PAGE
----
On the 9th morning we will enter Namibia from Ngoma Bridge, across the Lyshuma River. We are staying for two nights at Livingstone’s Camp, which has just five camp sites, all on the river. Sounds like a win to me! We’ll be in Nkasa Rupara NP, which is touted as one of the most exciting parks in Southern Africa, similar to the Okavango Delta during the rainy season. Unfortunately poaching has hit the park hard, but there are conservation groups working to bring biodiversity back to the region.
From Livingstone’s Camp we will head out on a 4 hour drive across the narrow western strip of Namibia, through Bwabwata National Park and then back into Botswana, where we will stay at Shakawe River Lodge. Bwabwata is a less-often-visited park in this area of the world. It was once badly affected by wildlife crime and violence, but since 2002 has slowly rebounded. We’re excited at the possibility of seeing wild dog, cheetah and sable in this park – and the likelihood we will have those views all to ourselves!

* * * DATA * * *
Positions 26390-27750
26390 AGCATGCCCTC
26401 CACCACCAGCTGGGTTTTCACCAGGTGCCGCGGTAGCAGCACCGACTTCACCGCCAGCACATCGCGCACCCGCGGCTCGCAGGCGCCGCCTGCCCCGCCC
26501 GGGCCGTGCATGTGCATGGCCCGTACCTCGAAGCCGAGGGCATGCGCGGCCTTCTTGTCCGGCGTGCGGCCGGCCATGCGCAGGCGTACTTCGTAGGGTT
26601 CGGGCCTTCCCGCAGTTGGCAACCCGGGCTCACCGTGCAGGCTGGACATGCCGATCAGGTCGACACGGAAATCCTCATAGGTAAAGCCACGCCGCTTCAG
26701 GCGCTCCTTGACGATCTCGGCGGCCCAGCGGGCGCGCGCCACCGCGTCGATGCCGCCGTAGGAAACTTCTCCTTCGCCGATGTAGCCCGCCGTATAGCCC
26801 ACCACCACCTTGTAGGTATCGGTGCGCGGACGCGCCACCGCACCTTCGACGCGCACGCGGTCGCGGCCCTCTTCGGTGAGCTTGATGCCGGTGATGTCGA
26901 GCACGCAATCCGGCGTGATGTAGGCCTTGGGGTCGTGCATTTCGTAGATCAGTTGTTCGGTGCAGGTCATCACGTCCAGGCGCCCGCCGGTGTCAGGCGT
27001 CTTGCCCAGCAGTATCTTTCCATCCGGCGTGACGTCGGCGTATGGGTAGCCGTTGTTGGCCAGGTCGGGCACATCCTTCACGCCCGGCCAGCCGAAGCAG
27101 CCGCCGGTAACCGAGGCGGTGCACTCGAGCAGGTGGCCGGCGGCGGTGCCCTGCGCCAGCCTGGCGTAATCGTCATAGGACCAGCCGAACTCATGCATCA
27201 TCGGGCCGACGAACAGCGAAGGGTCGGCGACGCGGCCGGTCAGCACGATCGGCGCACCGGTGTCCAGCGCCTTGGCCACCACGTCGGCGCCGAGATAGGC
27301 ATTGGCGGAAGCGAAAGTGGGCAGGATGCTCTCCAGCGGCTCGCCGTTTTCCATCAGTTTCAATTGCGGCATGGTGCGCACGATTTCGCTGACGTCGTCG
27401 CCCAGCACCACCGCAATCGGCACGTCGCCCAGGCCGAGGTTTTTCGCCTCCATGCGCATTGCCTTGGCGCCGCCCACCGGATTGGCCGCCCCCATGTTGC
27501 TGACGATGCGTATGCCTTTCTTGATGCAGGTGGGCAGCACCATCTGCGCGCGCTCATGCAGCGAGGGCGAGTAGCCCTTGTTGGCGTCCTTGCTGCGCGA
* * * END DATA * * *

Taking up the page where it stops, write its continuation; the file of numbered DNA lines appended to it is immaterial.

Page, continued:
Shawake Lodge is in north-western Botswana along the Okavango river. We can hire a boat or do a sunset cruise with them – they also have a lodge with a restaurant, so if we’re feeling in need of a meal cooked by someone else, we can find that here. I am starting to wonder if we’ll get tired of braais and pasta…(No way!!)
Days 13 & 14: Makgadikgadi Pans
In one of my previous posts, I shared a video clip from Top Gear. In this episode, the guys are racing across the Makgadikgadi Pans, a desolate, beautiful, 3,900-sq-km park that extends from the Boleti River in the west to the Ntwetwe Pan in the east. The video is hilarious, as they always are, but it also introduced the world to one of the most mesmerising, mysterious places in Southern Africa. From Shakawe Lodge we will drive 6 or more hours to Tiaan’s Camp, at the western border of the pans. There’s a swimming pool and a restaurant, but the part we are most excited about is the wildlife (lions, eland, gemsbok, etc), the salty desert and baobab trees!